Nov 27 2021

Non Anesthetic Dentistry Words Of Caution

Brook A. Niemiec, DVM, DAVDC, FAVD

Proponents of nonanesthetic dentistry (NAD), also called anesthesia-free dentistry, exploit unfounded fears regarding general anesthesia, promoting NAD as an economic alternative to traditional procedures.

In reality, NAD procedures are not only ineffective, but also potentially dangerous and as expensive (if not more so) than properly performed cleanings under anesthesia. With NAD, teeth are scaled by nonprofessionals in a conscious patient. Some practitioners and/or companies may tout a “training course” or “certificate” in their “proprietary” technique, but these types of courses offer just a few hours to days of insufficient training. With unskilled operators working on awake (moving) patients, scaled teeth are often left with roughened surfaces.  Combined with the lack of polishing, these factors lead to much faster disease recurrence.1, 2, 3A complete dental prophylaxis or cleaning is an involved process.4, 5, 6 The detailed steps may vary depending on the practitioner, but achieving a positive medical benefit should minimally include supra- and subgingival scaling (ie, cleaning above and below the gum line), polishing, sulcal lavage, oral examination (including periodontal probing), and charting.7, 8, 9, 10 Of the required steps for an effective cleaning, only the first step (supragingival scaling) can be partially performed without anesthesia. Furthermore, even this step is poorly performed in nonanesthetized patients, especially on the lingual/palatal surfaces and in the back of the mouth Moreover, the single most important step of a prophylaxis (subgingival plaque and calculus removal) cannot be done properly without general anesthesia.16, 17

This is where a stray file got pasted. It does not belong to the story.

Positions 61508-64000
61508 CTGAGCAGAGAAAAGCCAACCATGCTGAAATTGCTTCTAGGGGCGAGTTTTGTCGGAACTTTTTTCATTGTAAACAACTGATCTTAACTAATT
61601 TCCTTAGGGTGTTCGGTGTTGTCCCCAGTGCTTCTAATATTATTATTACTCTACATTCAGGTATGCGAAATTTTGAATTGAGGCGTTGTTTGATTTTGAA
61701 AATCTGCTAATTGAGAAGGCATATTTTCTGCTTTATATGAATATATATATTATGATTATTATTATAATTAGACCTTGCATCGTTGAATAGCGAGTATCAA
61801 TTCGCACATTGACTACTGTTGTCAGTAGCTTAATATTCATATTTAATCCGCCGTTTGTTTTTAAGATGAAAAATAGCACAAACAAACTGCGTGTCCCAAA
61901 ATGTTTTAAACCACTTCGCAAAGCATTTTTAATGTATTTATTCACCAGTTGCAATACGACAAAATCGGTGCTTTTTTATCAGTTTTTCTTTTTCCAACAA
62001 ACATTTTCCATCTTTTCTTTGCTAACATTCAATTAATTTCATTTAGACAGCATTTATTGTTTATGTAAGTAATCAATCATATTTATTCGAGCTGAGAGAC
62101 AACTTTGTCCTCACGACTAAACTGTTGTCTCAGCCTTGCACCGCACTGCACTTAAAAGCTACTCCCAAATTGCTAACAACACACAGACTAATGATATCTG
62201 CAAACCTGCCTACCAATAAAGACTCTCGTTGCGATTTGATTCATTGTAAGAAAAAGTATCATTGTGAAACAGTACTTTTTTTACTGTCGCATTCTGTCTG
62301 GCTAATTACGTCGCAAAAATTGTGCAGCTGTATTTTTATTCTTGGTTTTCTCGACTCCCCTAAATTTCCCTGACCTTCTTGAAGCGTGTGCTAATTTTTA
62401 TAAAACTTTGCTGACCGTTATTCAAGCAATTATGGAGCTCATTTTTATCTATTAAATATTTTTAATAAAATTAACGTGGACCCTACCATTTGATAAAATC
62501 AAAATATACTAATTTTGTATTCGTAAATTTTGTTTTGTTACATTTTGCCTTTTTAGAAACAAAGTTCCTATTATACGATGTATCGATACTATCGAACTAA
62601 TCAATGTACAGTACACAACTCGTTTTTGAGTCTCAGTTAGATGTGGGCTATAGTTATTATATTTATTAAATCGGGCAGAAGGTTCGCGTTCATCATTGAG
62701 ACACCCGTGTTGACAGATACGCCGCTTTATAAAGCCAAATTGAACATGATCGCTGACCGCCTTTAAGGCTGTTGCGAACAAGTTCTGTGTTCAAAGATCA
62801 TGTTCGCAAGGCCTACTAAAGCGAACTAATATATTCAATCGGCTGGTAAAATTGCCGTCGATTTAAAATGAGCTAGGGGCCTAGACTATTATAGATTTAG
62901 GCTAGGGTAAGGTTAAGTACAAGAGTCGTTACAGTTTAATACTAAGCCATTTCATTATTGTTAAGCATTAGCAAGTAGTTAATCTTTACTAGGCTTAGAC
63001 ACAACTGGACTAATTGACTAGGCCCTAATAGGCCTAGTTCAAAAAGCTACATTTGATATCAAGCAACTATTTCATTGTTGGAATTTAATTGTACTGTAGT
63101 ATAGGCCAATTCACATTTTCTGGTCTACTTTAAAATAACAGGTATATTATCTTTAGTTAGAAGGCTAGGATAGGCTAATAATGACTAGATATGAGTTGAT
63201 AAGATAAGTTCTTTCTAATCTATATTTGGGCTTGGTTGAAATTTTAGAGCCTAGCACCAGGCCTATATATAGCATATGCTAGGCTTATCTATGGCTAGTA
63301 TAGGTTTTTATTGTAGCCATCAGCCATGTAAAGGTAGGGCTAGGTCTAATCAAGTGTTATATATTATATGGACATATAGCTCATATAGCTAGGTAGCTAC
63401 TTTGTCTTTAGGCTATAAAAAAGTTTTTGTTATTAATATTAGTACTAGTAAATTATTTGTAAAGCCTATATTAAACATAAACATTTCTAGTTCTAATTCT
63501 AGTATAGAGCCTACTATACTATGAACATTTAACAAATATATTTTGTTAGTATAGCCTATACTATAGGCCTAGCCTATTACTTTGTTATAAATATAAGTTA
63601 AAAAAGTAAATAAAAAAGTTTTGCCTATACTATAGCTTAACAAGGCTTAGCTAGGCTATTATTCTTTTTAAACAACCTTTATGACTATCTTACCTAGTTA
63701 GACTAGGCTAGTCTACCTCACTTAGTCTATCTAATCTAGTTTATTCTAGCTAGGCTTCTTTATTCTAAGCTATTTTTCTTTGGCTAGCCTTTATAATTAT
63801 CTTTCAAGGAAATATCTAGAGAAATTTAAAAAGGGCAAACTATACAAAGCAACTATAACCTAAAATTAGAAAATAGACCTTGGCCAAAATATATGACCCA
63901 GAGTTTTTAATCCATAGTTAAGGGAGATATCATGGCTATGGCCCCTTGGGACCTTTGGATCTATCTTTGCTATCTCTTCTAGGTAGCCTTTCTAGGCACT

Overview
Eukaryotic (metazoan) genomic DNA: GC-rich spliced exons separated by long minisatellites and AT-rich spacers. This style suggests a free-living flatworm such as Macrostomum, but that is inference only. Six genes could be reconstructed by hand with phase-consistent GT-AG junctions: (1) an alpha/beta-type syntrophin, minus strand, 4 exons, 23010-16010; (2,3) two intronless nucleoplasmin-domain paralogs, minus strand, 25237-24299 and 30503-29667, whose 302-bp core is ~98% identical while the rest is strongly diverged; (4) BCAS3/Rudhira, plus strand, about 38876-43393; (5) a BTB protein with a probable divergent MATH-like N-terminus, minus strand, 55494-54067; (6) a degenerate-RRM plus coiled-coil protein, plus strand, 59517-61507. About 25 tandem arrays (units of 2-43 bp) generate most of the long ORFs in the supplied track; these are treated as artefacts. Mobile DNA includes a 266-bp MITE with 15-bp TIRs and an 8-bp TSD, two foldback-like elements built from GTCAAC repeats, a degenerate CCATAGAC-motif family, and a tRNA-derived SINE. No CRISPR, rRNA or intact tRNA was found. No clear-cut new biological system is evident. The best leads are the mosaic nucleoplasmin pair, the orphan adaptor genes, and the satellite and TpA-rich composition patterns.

Patients are often seen following NAD with clean crowns but significant areas of subgingival calculus.  This is likely the biggest problem with NAD service, as it gives a false sense of improved dental health for pets. Numerous clients are upset when dental disease is diagnosed despite repeated investment in NAD and the appearance of “clean” crowns in their pet’s mouth. These clients feel that they have failed their pet, allowing them to progress to significant disease despite well intentioned efforts. Many of these patients present for severe halitosis, but some may present after the NAD practitioner has manually extracted several teeth. This author repeatedly treats regular NAD patients needing multiple extractions to resolve severe dental disease who received NAD as recently as 2 weeks prior, including one patient who required extractions at 38 teeth which were “cleaned” within 21 days of presentation.

A tooth-by-tooth oral examination with periodontal probing is another critical step of a proper dental cleaning.18, 19, 20 Oral disease often has subtle clinical signs, even in cases of significant infection Without anesthesia, a complete oral examination is impossible.21, 22 Finally, even when a limited examination is performed by NAD practitioners, they are essentially diagnosing dental disease. This is, by any standard, practicing medicine without a license.

Proponents of NAD tout it as being safer than general anesthesia, but this is not true. This procedure carries a high risk for iatrogenic damage. The sharp instruments required for a proper cleaning can lacerate delicate gingival tissues if the patient moves, which is repeatedly seen and reported. Jaw fractures and neck injuries have been seen following restraint for NAD, and the risk for aspiration pneumonia from the lack of intubation is of high concern.

In contrast, well-performed general anesthesia is very safe. When current standards of multimodal anesthesia are performed with appropriate monitoring, rarely are there complications. One study suggested that mortality risk in healthy dogs was 0.05%.23 Since these practices had widely varying anesthetic protocols and monitoring, ideal anesthesia protocols and monitoring should improve this number even further.24

Based on the numerous limitations and dangers of NAD, the American Veterinary Dental College has drafted a position statement against this procedure.

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